The trap was busy enough last night but short on novelties or anything particularly interesting, apart from this gallant old Red Underwing which seems to summon up the tattered but lively character of the best sort of old age pensioner. He or she is being watched in the top photo by the beady eyes of a Beaded Chestnut, a common visitor for the past few weeks.
By way of compensation, moth enthusiasm among our neighbours continues strongly. Next door even had a moth burglar the other night, which fluttered round an alarm sensor in the small hours and set the bells ringing. Down the road, where we went for a lovely birthday party yesterday, the top room of a thatched cottage is full of hibernating Small Tortoiseshell butterflies. The young couple who live there fall asleep counting them, instead of sheep.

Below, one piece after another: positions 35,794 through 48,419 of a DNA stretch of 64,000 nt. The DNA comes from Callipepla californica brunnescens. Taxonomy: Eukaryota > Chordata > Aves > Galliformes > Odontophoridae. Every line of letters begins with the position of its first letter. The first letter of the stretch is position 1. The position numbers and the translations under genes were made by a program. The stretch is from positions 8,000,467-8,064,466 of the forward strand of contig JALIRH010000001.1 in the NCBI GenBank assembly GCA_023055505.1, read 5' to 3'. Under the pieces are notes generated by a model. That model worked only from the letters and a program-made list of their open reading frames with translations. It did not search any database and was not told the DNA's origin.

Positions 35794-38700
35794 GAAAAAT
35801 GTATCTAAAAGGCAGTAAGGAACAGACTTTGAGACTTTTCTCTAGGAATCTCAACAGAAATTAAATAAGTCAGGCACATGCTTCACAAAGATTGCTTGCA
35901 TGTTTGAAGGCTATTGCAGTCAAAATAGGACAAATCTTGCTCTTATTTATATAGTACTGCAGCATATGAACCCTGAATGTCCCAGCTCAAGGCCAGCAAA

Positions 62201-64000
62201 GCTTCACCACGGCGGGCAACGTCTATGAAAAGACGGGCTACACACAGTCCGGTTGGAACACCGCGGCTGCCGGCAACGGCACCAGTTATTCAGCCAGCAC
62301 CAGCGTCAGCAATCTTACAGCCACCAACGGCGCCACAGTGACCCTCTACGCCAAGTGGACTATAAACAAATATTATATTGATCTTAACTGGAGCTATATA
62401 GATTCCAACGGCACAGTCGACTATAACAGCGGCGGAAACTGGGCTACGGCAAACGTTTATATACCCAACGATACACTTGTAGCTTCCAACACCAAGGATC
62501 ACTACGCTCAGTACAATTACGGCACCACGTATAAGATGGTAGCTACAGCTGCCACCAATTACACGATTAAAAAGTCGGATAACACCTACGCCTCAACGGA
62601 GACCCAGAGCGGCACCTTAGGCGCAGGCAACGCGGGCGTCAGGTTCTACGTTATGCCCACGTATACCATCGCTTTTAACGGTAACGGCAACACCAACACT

|One of our neighbours' slumbering Small Tortoiseshells|
|And one of our own. Don't they make you feel drowsy already?|
|Not a Caddis fly. Update: no, it's a Rush Veneer micro - many thanks to Richard in Comments|
|Here's that one again, in Micro-moth Bible ID-ing position|
|Are these two above the same? Update: yes. Richard in Comments to the rescue again, and I'm delighted that these are Deep-brown Darts, new to the trap (or at least I haven't recognised them before)|
|Shouldn't take too long to sort out after breakfast (shockingly late)|
|Garden Rose Tortrix, from memory|
|Isn't this handsome? I know what it is but can't just remember at the mo. Update: and Richard beats me to it, kindly and helpful as ever. It's another newcomer, a Pale Mottled Willow. Very many thanks.|
|And a final tiddler, which shouldn't take too long to sort out once the Bible is examined.|